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Pau ring in silver, moonstone and carnelian agate

Pau ring in sterling silver, gray moonstone and carnelian agate

102,00 

Handmade ring with two pieces in the shape of an oval cabochon of 12×10 mm moonstone and 12×10 mm carnelian agate. Sterling silver hoop.

The Moon Stone It comes from Burma and is the common name for the opalescent microcline. It is white, gray or orange.

The agate It is a microcrystalline quartz of the chalcedony family that comes from Brazil. It is volcanic in nature and owes its variety of colors to the multiple inclusions that were deposited during its formation and subsequent cooling. Its name comes from the Achates river, in Sicily, where it was found for the first time.

The carnelian agate, also called carnelian, it is a variety of agate. It has a reddish color that goes from orange to brown, due to the presence of iron oxide.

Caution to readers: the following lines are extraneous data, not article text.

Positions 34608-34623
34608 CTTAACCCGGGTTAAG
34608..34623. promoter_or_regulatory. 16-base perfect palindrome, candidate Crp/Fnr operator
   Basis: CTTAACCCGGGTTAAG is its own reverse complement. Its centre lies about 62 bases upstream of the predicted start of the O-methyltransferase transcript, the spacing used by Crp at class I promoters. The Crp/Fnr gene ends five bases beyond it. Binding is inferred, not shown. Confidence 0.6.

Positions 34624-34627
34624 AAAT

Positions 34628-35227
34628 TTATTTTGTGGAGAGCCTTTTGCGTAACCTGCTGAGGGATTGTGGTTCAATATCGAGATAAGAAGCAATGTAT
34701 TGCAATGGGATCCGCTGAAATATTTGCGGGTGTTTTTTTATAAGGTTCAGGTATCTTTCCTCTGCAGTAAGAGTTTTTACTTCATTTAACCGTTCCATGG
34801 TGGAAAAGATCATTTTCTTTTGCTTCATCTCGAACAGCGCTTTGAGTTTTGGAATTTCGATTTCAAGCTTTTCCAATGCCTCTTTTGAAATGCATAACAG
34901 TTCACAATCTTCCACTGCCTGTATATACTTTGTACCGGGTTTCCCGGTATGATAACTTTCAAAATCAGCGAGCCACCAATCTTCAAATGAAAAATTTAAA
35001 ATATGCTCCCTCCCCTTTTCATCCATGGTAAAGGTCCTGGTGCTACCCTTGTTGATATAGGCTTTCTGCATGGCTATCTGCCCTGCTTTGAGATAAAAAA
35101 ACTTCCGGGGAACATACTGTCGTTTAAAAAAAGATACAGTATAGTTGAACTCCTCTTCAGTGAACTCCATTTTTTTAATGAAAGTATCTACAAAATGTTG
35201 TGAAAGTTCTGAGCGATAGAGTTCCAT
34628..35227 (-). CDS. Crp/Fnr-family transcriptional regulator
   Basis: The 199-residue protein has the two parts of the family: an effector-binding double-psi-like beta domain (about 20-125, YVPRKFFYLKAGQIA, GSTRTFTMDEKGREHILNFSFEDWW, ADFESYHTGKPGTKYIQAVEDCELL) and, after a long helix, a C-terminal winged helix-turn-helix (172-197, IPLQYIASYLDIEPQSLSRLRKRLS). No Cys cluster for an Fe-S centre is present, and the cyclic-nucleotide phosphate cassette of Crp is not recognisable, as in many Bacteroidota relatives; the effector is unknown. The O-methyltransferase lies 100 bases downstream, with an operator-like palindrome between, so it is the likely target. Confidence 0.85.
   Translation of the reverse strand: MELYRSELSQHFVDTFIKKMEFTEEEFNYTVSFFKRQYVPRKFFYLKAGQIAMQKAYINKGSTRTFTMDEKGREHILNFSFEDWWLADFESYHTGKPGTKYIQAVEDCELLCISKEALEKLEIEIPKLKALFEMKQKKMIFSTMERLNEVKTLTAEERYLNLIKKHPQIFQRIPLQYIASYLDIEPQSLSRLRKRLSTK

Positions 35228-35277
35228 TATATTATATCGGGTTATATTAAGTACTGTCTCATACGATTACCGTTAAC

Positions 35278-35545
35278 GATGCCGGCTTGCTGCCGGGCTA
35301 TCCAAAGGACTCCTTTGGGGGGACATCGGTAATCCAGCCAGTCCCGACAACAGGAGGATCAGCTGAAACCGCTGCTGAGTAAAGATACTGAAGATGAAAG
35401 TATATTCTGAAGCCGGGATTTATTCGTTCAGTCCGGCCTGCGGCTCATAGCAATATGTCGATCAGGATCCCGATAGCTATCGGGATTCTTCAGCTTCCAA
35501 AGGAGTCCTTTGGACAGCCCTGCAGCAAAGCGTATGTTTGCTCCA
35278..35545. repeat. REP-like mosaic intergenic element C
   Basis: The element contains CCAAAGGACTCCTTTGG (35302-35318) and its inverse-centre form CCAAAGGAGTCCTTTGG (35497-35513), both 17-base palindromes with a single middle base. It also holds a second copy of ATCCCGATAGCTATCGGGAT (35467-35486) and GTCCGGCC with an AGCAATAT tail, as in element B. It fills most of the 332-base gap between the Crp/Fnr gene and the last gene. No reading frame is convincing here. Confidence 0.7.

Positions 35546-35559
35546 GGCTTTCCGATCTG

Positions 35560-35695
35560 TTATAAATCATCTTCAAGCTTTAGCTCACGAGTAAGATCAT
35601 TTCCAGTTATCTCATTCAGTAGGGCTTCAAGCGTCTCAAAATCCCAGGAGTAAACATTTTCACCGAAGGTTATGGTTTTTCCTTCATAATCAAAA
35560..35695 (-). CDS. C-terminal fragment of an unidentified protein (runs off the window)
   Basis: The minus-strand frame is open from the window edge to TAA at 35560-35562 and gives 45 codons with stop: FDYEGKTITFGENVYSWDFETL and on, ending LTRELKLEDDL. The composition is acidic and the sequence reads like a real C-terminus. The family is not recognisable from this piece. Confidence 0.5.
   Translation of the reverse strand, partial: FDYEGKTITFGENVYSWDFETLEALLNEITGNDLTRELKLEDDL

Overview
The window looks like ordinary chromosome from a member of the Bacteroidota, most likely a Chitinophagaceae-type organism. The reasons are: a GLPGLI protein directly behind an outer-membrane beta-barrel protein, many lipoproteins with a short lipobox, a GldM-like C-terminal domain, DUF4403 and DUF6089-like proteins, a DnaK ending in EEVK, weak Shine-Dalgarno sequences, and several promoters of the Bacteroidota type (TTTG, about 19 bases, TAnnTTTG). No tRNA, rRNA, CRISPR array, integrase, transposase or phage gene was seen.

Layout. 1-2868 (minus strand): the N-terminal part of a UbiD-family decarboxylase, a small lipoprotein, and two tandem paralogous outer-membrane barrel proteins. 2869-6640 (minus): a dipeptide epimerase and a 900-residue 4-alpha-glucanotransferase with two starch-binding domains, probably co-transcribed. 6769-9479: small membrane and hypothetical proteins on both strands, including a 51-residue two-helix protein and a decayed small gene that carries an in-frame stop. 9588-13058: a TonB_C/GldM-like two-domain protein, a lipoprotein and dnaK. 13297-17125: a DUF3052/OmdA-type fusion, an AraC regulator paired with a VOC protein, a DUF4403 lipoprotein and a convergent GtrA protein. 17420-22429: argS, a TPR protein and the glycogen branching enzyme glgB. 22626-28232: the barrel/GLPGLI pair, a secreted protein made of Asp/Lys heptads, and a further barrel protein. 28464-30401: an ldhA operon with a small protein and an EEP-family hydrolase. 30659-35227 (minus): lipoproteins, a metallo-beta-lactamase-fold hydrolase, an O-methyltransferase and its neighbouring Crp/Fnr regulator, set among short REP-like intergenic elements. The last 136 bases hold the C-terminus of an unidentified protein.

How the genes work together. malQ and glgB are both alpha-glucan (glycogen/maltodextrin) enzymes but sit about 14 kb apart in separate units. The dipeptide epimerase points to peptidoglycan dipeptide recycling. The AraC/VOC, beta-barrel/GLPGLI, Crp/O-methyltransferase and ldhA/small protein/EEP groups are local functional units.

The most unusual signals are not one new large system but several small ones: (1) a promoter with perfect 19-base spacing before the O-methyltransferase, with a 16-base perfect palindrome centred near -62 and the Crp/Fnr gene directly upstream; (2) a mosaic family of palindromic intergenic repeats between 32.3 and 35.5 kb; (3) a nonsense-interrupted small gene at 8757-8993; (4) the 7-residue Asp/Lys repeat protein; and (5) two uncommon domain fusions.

It has been used as a gem in jewelry making since Greek and Roman antiquity.
There are deposits in many parts of the world such as Brazil, the United States, Madagascar or Mongolia.

SKU: s-1768-p
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craft culture

Craft time is a time that takes us out of the urgency of everyday life. A time that obeys the materials with which he works, listening to them and accompanying them. It is therefore a gesture far from routine, the one that machines repeat over and over again. The time for crafts in Belén Bajo is also the time for durable materials, metals, stones, to which timeless, simple shapes are proposed, with a certain geometric flavor.

Stylistic influences

Belén Bajo jewelery seeks maximum formal simplicity without giving up a playful touch. In part, its formal universe comes from the Central European rationalist and functional culture, its Mediterranean roots and the survival of the plastic forms of the culture of Al-Andalus in which a geometrized nature is presented by means of infinite patterns.

About Bethlehem Bajo

Belén Bajo trained at the School of Fine Arts in Madrid. There, from formal experimentation, the accumulation of references and manual work, he developed a way of understanding both plastic creation, a universe of chromatic and material abstractions, as well as the value of the roundness of objects as carriers of symbolic meanings.